Even in a winter in which the surreal has been the rule, this forecast has hallucinatory qualities.

It calls for yet another mega-snowstorm, a foot-plus, maybe up to 20 inches, more than enough to make this the snowiest winter on record in Philadelphia history.

"People think this is unusual. It is," said Paul Kocin, a winter-storm specialist. He is a meteorologist at National Weather Service headquarters, outside snowbound Washington, where white houses are everywhere these days.

As unbelievable as it might seem, meteorologically, at least, the storm that will affect the area tomorrow night through Wednesday might be more potent than the weekend 2-foot special.

"This one, actually in terms of intensification, is going to make the last one look like a baby," Kocin said.

If even the low end of the accumulation forecast works out, this would become the snowiest winter in Philadelphia history. The current seasonal total is 56.3 and gaining rapidly on the reigning champ, 1995-96, in the clubhouse at 65.5.

"It's incredible," said Tony Gigi, a meteorologist at the National Weather Service office in Mount Holly. "I never would have thought I would see another '95-96. This is going to leave '95-96 in the dust . . . I mean, in the drifts."

Philadelphia already has had an unprecedented two 2-foot snowstorms this winter, and never in records dating to 1884 have back-to-back whoppers hit within a few days.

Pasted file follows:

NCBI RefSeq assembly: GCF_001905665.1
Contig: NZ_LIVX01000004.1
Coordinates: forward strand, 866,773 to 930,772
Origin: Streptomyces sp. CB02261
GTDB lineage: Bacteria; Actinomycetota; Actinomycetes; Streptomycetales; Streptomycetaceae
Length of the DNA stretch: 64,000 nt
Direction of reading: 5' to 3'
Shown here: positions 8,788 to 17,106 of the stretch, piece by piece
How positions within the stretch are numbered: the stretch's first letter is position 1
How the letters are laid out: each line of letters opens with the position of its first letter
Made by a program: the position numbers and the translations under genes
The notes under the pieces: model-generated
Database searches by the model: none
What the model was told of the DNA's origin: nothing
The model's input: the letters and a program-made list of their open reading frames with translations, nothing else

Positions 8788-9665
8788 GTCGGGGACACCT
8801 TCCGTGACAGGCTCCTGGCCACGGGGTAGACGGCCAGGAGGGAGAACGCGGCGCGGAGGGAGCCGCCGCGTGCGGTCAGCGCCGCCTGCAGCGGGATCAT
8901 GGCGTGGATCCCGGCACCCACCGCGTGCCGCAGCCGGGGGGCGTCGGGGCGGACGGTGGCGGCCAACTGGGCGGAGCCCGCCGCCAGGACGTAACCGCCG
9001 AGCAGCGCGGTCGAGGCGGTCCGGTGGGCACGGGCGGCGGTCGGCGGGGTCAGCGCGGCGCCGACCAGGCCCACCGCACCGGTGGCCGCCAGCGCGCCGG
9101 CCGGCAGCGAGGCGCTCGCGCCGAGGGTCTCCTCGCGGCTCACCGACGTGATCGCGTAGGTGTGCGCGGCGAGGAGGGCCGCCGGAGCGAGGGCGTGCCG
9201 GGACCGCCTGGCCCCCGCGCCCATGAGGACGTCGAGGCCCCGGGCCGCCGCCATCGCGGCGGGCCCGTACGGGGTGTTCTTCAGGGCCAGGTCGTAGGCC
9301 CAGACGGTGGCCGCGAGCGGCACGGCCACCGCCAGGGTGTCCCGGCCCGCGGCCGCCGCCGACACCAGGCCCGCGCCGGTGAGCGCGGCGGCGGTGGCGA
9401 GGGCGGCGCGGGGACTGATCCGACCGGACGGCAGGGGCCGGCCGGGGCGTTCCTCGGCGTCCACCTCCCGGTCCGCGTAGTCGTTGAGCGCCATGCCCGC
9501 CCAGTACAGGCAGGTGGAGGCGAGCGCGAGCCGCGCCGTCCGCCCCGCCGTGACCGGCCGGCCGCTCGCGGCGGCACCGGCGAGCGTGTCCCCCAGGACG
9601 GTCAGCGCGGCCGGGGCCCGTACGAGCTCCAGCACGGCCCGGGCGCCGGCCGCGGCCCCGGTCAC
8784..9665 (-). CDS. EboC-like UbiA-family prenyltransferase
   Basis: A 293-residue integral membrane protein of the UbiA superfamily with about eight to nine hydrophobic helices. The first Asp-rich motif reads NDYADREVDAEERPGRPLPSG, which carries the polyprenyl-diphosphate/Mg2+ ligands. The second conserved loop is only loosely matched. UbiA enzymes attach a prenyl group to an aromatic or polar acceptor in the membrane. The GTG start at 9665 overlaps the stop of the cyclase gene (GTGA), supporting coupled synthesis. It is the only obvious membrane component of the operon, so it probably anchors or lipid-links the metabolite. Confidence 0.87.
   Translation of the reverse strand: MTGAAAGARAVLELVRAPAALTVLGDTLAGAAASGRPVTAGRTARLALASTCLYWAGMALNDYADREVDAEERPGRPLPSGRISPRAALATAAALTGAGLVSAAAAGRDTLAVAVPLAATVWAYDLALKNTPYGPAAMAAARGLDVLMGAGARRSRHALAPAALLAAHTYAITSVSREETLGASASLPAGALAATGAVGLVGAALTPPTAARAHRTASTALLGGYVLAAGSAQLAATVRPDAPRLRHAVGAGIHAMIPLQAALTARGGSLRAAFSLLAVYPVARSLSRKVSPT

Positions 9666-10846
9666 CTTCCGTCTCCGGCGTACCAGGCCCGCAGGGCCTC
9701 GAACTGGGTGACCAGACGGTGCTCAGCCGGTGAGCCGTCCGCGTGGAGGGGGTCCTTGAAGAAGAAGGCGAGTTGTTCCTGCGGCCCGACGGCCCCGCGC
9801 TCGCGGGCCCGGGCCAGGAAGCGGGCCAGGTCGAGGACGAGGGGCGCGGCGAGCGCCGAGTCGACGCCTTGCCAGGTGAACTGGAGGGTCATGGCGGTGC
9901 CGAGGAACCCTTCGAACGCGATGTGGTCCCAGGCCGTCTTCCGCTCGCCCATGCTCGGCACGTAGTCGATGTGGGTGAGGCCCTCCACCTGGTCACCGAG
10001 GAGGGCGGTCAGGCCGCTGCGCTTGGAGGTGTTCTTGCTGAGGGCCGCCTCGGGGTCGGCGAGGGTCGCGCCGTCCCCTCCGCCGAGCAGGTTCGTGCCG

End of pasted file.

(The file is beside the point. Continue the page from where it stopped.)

Three monster storms did affect the region within a week in January 1978 with 7 inches of precipitation - the equivalent of 6 feet of snow - but only one of those was all snow.

Typically, the atmosphere likes to catch its breath.

"One of the big storms kind of takes the energy out of the balloon," Kocin said.

In this case, however, the weekend storm peaked here, "and then it kind of faded away," he said. "It didn't change the dynamic and overwhelm the circulation."

As to why the storms keep targeting the Washington-Philadelphia corridor, Kocin says he believes it has to do with unusually higher air pressures to the north that have allowed cold air to plunge southward.

Storms tend to form along the boundaries of warm and cold air - the temperature "gradient" - and that boundary has been displaced well south of usual this winter.

"What this pattern does is shift everything out of whack," he said.

Since the cold air is plunging so far south, it is encountering unusually warm air. This is giving storms an extra kick: The bigger the temperature contrast, the bigger the potential storm. That will be in evidence the next two days.

"This one is going to be a big bomb," Kocin said.

After this, the storm traffic should slow down, or at least divert elsewhere.

Said Kocin: "This next one should be the last for a while."